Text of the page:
7. subjectˈsʌb dʒɪkt; v. səbˈdʒɛkt

    depending on

    We will start next week, subject to the board's approval.

  8. subject(verb)ˈsʌb dʒɪkt; v. səbˈdʒɛkt

    to force sb to do or experience sth

    prisoners subjected to horrible torture

Webster Dictionary

  1. Subject(adj)

    placed or situated under; lying below, or in a lower situation

  2. Subject(adj)

    placed under the power of another; specifically (International Law), owing allegiance to a particular sovereign or state; as, Jamaica is subject to Great Britain

  3. Subject(adj)

    exposed; liable; prone; disposed; as, a country subject to extreme heat; men subject to temptation

  4. Subject(adj)

    obedient; submissive

  5. Subject(adj)

    that which is placed under the authority, dominion, control, or influence of something else

  6. Subject(adj)

    specifically: One who is under the authority of a ruler and is governed by his laws; one who owes allegiance to a sovereign or a sovereign state; as, a subject of Queen Victoria; a British subject; a subject of the United States

  7. Subject(adj)

    that which is subjected, or submitted to, any physical operation or process; specifically (Anat.), a dead body used for the purpose of dissection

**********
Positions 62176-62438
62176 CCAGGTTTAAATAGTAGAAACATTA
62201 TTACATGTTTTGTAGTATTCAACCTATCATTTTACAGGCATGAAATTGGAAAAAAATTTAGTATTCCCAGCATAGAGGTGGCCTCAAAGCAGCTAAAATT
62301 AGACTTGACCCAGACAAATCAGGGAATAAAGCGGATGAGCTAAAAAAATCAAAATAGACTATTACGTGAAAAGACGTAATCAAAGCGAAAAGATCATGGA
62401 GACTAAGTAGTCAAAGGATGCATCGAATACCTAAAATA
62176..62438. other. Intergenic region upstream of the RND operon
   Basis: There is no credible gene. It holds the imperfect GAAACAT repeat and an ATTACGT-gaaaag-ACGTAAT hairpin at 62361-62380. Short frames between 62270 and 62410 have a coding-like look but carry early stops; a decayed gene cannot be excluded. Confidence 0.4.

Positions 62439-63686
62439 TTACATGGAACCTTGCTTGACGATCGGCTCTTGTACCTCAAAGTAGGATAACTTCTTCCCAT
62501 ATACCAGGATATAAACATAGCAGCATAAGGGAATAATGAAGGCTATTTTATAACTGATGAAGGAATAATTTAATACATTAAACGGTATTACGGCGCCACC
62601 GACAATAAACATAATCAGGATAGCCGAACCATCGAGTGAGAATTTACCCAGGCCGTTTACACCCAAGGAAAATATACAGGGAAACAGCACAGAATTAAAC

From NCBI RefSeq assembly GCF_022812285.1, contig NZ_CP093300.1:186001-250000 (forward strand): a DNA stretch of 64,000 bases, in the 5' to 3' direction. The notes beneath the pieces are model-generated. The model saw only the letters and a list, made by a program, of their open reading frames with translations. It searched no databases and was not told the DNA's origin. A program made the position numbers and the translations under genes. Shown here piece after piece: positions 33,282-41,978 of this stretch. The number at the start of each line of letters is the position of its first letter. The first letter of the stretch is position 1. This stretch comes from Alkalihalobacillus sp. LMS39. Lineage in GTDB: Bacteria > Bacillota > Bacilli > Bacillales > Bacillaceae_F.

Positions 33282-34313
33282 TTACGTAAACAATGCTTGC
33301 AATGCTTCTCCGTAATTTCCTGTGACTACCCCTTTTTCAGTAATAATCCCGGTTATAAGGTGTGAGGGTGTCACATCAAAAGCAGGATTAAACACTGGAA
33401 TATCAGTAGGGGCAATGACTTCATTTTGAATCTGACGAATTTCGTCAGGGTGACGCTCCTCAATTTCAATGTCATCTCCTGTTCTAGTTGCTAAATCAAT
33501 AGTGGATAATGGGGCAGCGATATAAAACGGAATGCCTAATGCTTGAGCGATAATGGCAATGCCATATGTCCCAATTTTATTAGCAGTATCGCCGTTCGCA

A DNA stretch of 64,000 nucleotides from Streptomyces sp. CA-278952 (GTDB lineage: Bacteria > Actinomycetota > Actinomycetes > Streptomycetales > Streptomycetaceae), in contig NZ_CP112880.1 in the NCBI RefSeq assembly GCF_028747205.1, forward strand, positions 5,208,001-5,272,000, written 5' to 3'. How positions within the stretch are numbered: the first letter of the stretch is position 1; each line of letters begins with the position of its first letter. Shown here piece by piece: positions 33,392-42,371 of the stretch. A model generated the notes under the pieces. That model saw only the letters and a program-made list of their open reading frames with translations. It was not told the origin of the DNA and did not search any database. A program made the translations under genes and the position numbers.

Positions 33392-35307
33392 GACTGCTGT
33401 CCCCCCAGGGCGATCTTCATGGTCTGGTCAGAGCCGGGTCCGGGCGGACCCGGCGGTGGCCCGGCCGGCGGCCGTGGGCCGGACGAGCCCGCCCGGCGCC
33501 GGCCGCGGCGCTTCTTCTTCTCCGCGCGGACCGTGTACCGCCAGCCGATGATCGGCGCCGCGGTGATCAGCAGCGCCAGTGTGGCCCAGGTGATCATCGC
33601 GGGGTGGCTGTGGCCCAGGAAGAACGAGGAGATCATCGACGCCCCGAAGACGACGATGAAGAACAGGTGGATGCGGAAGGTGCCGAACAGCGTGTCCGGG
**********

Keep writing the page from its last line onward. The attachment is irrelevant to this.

8. Subject(adj)

    that which is brought under thought or examination; that which is taken up for discussion, or concerning which anything is said or done

  9. Subject(adj)

    the person who is treated of; the hero of a piece; the chief character

  10. Subject(adj)

    that of which anything is affirmed or predicated; the theme of a proposition or discourse; that which is spoken of; as, the nominative case is the subject of the verb

  11. Subject(adj)

    that in which any quality, attribute, or relation, whether spiritual or material, inheres, or to which any of these appertain; substance; substratum

  12. Subject(adj)

    hence, that substance or being which is conscious of its own operations; the mind; the thinking agent or principal; the ego. Cf. Object, n., 2

  13. Subject(noun)

    the principal theme, or leading thought or phrase, on which a composition or a movement is based

  14. Subject(noun)

    the incident, scene, figure, group, etc., which it is the aim of the artist to represent

  15. Subject(verb)